so why say something like that. apparently, a some members of the congregation thought it was funny, because you heard laughter, but there could have been others who remained silent like you did and thought it was not appropriate to say those remarks. so i think you had every right to let the priest no why you were bothered by the remarks.

as someone who converted to catholicism from the episcopal church and having attended churches where women were priests, it never seemed comfortable or right to me and, so, i hope that the Catholic church will remain with its current teaching that only men be priests.

What you did was appropriate. It’s always fine to express to the priest your opinions on his homily (“feedback”). This might be criticism or praise, but if it’s done politely it’s always appropriate.

I would say however that you should wait for a response from him before asking yourself “what should I do next?”

Given what you’ve written, I don’t think we can take it as an absolute that he was advocating ordaining women. Maybe he was, maybe he was lamenting the sad direction many in the Church are taking. The later might sound unlikely, but is he not entitled to the benefit of the doubt, and more importantly entitled to the opportunity to explain what he meant before taking this matter further?

Please consider waiting for some response before asking yourself what you should do next.

This is essentially what I originally planned on doing, and will do. I wrote the letter to the priest giving him the benefit of the doubt that he does not believe this heresy, nor would he deliberately preach it. I did express my belief that even if it was said in jest, or maybe misunderstood by me, it was still something that could lead the faithful towards heresy and away from the Church. I pray that it was simply a slip - maybe even a cynical lament of the current state of things in our society, and that he will respond to me to clear it up.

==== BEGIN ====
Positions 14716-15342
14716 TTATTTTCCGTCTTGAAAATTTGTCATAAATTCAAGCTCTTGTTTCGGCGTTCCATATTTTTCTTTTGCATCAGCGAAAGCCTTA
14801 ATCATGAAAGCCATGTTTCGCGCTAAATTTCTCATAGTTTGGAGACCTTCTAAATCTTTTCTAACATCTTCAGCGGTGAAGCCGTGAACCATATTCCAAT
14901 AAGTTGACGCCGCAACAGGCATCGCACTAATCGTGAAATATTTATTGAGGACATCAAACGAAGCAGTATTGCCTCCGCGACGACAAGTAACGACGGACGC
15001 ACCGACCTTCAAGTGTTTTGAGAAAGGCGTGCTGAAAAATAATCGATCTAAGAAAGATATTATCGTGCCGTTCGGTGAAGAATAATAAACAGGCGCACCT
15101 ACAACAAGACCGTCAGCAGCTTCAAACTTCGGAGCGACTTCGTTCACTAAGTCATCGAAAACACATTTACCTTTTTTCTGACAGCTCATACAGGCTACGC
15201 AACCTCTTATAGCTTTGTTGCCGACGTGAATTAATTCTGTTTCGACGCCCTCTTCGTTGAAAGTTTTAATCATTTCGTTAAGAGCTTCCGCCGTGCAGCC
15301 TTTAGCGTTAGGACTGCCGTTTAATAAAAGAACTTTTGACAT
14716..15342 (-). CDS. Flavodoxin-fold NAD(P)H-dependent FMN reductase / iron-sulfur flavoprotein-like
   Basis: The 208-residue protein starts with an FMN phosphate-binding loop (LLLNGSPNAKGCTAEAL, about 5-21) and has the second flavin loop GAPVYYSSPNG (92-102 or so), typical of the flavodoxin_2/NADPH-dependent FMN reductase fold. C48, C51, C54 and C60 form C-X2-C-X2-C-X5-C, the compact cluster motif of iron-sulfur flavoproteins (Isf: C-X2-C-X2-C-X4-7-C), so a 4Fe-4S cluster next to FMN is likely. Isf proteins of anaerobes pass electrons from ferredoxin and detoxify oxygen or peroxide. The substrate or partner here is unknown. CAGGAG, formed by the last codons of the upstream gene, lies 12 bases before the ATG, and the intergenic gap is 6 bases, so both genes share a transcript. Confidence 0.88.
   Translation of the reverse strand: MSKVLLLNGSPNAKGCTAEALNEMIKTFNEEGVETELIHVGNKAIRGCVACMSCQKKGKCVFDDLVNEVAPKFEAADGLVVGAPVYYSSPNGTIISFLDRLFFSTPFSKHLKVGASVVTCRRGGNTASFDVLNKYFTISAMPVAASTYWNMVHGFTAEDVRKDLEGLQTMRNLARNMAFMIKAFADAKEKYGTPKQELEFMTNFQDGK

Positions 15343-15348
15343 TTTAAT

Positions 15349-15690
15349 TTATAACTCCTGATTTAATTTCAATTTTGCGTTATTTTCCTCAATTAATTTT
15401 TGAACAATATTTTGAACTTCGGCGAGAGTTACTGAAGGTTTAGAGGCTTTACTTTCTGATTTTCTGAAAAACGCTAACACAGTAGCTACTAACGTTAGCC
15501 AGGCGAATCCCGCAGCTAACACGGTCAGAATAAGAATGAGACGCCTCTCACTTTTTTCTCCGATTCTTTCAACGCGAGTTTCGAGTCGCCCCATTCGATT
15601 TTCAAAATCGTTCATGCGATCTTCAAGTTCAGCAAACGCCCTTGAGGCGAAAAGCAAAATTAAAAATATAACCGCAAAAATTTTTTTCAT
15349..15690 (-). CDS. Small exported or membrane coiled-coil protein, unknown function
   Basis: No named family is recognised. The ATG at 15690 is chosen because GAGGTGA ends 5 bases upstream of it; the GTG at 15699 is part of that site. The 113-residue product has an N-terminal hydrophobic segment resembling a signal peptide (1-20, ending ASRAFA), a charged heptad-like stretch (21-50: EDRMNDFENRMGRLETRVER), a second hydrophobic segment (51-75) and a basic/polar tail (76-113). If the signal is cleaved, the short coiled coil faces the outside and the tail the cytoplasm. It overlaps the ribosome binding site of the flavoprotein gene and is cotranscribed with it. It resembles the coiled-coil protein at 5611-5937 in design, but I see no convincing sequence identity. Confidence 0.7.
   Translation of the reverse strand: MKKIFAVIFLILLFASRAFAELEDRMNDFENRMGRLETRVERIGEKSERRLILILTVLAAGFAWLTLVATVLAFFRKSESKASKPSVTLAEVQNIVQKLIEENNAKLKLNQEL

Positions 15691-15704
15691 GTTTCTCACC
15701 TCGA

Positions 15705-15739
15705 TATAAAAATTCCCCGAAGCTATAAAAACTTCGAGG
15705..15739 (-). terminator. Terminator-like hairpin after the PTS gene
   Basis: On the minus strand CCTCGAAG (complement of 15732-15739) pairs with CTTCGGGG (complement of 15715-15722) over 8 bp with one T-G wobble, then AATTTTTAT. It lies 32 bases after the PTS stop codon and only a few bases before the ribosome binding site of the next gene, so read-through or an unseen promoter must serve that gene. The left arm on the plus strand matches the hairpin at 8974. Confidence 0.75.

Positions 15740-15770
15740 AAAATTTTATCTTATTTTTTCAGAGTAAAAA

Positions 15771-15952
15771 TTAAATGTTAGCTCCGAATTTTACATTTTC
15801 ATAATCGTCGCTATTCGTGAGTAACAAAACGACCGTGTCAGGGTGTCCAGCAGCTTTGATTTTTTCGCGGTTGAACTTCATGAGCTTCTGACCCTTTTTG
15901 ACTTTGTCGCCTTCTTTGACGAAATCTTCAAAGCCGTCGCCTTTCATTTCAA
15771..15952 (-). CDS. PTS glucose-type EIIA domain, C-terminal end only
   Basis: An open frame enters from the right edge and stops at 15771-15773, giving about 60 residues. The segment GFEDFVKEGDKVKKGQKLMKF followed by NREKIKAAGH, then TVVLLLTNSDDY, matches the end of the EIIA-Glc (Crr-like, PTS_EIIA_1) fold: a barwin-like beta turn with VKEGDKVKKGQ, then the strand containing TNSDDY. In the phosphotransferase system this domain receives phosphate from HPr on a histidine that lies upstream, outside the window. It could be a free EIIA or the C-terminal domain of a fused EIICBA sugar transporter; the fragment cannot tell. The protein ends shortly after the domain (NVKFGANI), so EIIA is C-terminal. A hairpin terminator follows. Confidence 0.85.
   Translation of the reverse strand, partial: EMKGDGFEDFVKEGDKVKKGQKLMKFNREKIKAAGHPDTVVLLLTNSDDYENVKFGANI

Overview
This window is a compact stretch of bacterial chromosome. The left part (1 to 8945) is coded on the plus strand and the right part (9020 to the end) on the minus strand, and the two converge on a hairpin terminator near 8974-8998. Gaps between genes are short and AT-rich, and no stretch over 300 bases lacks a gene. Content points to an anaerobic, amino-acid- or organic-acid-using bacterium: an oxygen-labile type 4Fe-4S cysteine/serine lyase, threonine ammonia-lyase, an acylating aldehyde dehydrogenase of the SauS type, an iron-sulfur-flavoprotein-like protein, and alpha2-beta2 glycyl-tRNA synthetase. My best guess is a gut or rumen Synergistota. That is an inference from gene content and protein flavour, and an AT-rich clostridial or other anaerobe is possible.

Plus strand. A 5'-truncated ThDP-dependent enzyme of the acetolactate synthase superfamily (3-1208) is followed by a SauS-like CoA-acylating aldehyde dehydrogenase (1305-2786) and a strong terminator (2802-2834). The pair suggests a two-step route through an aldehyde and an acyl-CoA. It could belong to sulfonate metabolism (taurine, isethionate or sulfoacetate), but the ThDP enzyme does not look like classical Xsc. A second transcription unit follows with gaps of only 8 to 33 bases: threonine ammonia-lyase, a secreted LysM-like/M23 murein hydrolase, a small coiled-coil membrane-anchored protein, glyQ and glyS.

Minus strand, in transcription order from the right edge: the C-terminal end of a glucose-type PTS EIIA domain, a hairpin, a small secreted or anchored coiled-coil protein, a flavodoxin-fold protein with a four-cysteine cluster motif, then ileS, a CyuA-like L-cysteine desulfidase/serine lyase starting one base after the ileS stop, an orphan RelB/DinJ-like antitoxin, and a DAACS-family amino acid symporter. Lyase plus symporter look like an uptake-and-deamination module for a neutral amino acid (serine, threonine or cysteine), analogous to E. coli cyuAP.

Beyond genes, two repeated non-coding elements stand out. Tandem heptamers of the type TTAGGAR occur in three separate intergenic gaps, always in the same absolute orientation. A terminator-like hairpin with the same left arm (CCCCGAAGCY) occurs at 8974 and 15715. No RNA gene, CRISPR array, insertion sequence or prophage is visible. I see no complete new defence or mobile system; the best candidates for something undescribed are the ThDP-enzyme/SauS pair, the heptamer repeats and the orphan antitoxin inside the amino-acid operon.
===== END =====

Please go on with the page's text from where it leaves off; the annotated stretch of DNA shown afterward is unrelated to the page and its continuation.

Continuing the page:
How long is it appropriate to wait for a response before writing to the bishop regarding this incident?

You should perhaps suggest to your pastor that he reads Inter Insigniores in detail. :slight_smile:

That depends. Remember that we just finished Easter and many pastors have a lot of “catching up” to do, so he’s probably very busy right now. He might have even taken some vacation time after everything, and that would further back up things. On the other hand, you might get an immediate response.

I’d say that if he does not respond, give it a month. You might want to follow up with a phone call or some other reminder to give him a chance to respond before doing anything further.

Hi, pickguard1!

I am not going to say whether you did the right thing or not. I am going to say that I do not blame you at all. I myself have walked out of church at such things, and even visibly shown my disgust.

Yours is certainly - and sadly - not the first story ever told of a priest, wearing sacred vestments and standing behind the altar of God, speaking out against the teachings, doctrines, or dogmas of the Church. It is not the first, and - once again, sadly, unless Christ returns to Earth before I finish this posting - it will not be the last.


Thanks all for your posts and feedback, it’s really helped me ease my conscience and see where my next step lies.

We don’t know that he was speaking out against the teachings of the church in this case. It may have been a very poorly thought out joke. Let’s wait to see what the priest says in this situation.

I’ve been known to make a few jokes myself that I thought were totally funny that others were disgusted at…let’s hop that this is the case here.

The above sounds prudent to me. If after a reasonable wait there is no response, or no rectification and the weirdness is persistent, than it would seem like an act of charity (for priest and faithful alike) to write a letter to the bishop.

*I think you were right to send a letter. I’m saddened to hear your priest said this. *